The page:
Romero's item at the Times is particularly galling in its borderline admiration for the tactics employed by the man who is now Venzuela's virtual dictator (bold is mine):
At the Associated Press late Sunday afternoon, reporter Paul Wiseman, who may have the most inappropriate last name in the history of business journalism, engaged in a brazen "It's really not that bad" excuse-making exercise on behalf of the economy Barack Obama, Nancy Pelosi, Harry Reid, and Ben Bernanke have created. In the process, he joined a Reuters reporter in questioning the validity of the information Friday's Employment Situation Report.
The unemployment rate jumped to a seasonally adjusted 9.8% in November and only 39,000 seasonally adjusted jobs were added during the month, according to the Employment Situation Report released yesterday by Uncle Sam's Bureau of Labor Statistics.
Although she at least recognized the report's negativity, Lucia Mutikani at Reuters seemed bent on downplaying its impact, even finding an "expert" who characterized the BLS's work as an "outlier" in her Friday evening write-up. Nobody's claiming the folks at BLS are perfect, but I cannot recall a time when an establishment press wire service reporter has questioned the Employment Situation Report's underlying validity. Despite its supposed lack of credibility, Ms. Mutikani still used the information provided as an excuse to insert a point about how it should cause Fed chief Ben Bernanke to continue the "money from nothing" enterprise euphemistically referred to as "quantitative easing."
Of special note was Ms. Mutikani's bizarre contention that the seasonal adjustment calculations might be flawed. Unfortunately for her, comparisons of actual results on the ground (i.e., the not seasonally adjusted numbers) to the seasonally adjusted numbers that resulted were consistent with November 2004, the last comparable year. This has not always been the case in the volatile economy of the past 2-1/2 years.
An Oxford University think tank is taking the media to task for not doing more to whip up a frenzy about global warming.
Apparently the Reuters Institute for the Study of Journalism crunched the numbers and found that "[l]ess than 10 percent of the news articles written about last year's climate summit in Copenhagen dealt primarily with the science of climate change."
The study lamented the attention that was given to the ClimateGate scandal.
In an op-ed posted on our site CNSNews.com on "Obama's Clever Use of Catholics," Judie Brown wrote about how Barack Obama’s being pictured happily engaging with Catholic clergy to undergird his proclamation at an Albuquerque event that he was a "Christian by choice." But sometimes the media's willingness to promote Obama themes means the pictures are utterly unrelated to the news event:
Reuters, one of the news services covering that particular meeting in Albuquerque, used a stock photo to accompany its report.
The photo, which depicted the president with Catholic priest, Father Vien Nguyen, who leads the Mary Queen of Vietnam Church in New Orleans, was taken during a reception at the White House earlier this year in celebration of Asian American and Pacific Islander Heritage Month. Father Nguyen was also honored for his help within the community after Hurricane Katrina.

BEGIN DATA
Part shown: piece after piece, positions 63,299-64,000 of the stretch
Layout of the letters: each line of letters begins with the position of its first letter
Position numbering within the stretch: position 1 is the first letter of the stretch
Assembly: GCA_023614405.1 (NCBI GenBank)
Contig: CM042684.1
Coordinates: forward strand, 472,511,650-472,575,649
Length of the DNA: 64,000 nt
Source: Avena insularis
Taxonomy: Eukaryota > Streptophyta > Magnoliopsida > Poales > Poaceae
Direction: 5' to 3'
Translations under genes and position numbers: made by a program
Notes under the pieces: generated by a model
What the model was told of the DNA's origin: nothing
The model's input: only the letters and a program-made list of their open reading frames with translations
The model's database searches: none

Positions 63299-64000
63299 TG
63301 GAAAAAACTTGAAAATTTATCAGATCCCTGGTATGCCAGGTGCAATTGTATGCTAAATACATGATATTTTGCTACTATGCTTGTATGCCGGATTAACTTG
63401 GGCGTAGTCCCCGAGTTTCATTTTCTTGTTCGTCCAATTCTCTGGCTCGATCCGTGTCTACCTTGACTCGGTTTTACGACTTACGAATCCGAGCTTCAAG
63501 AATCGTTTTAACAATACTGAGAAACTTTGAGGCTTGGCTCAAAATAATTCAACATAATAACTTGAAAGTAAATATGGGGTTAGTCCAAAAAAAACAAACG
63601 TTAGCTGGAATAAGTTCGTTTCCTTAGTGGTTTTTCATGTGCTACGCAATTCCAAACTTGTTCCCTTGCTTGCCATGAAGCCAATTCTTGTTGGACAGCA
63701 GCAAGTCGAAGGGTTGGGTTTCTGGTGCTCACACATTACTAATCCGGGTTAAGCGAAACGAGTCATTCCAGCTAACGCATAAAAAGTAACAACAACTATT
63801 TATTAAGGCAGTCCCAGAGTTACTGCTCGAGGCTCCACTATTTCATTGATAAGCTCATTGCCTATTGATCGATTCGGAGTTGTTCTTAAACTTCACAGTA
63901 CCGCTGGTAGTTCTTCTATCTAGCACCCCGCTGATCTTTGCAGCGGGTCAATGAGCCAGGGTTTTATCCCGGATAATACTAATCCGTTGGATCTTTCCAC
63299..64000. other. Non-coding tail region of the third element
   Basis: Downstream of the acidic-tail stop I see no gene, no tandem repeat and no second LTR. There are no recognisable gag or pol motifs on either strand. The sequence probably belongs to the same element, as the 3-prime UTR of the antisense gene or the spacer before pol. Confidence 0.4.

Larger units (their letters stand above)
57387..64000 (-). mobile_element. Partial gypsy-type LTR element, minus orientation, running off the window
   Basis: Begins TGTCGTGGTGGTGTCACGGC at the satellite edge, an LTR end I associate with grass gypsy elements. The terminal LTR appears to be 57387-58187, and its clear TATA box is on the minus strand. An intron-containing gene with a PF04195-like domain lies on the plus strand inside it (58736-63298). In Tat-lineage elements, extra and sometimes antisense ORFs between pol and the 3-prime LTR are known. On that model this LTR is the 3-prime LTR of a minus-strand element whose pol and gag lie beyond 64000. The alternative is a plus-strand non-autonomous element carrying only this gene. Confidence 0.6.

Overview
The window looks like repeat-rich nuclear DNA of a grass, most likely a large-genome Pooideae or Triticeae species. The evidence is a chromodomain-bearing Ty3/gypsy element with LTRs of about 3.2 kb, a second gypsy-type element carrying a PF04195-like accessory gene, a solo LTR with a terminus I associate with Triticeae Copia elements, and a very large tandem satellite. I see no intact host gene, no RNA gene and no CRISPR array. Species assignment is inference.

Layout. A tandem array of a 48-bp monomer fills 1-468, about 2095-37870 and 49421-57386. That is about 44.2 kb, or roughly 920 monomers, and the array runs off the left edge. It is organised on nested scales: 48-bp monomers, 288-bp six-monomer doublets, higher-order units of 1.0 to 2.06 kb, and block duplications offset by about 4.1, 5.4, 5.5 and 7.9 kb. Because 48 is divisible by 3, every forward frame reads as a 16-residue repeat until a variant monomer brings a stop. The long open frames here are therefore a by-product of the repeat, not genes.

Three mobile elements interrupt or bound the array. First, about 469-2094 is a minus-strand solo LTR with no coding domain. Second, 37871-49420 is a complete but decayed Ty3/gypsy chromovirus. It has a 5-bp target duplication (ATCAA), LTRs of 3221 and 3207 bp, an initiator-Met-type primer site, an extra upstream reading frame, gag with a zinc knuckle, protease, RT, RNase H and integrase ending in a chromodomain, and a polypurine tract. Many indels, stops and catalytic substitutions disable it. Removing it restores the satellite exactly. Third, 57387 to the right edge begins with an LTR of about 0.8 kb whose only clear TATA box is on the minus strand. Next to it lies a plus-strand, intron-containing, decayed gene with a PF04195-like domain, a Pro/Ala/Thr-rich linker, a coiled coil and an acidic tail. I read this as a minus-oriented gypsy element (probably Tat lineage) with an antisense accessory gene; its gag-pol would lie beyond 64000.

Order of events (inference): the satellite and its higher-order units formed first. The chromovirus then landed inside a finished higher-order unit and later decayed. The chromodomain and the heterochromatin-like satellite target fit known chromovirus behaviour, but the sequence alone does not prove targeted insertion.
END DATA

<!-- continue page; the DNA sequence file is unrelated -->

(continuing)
UPDATE (9/30 - 1:13 pm): The Society of Professional Journalists emailed me requesting a correction. Clarification - though no correction - below the fold.
When American religious leaders spoke out against the planned burning of Korans by a crazy Florida pastor, it was a hot news item. Likewise, when another group of clergy condemned the supposed "anti-Muslim frenzy" in the United States, the media ate it up.
But when, on Tuesday, scores of prominent American and Canadian Muslims spoke out against "threats that have been made against individual writers, cartoonists, and others by a minority of Muslims" with the express purpose of silencing speech, the media was conspicuously silent. It remains so today.
"We, the undersigned," declares a petition at the website of The American Muslim, "unconditionally condemn any intimidation or threats of violence directed against any individual or group exercising the rights of freedom of religion and speech; even when that speech may be perceived as hurtful or reprehensible."
The news out of Government/General Motors during the past couple of days hasn't been particularly good.
First, August sales results were disappointing. Second, it become known today that GM will attempt to go public on November 18, a later than originally hoped post-election date chosen to hopefully allow for another reported quarterly profit to boost investors' appetite for its shares.
As so often has been the case during Democratic administrations when unfavorable developments arise, the UK press has seen potential problems with the IPO, while the Associated Press has been acting as if all is well.
In two separate items, AP reporters couldn't even bring themselves to tell readers what the company's real August sales decline was.
In a report yesterday on the industry's awful August, reporters Dee-Ann Durbin and Tom Krisher were appropriately gloomy overall, but they massaged GM's reported result (bolds are mine throughout this post):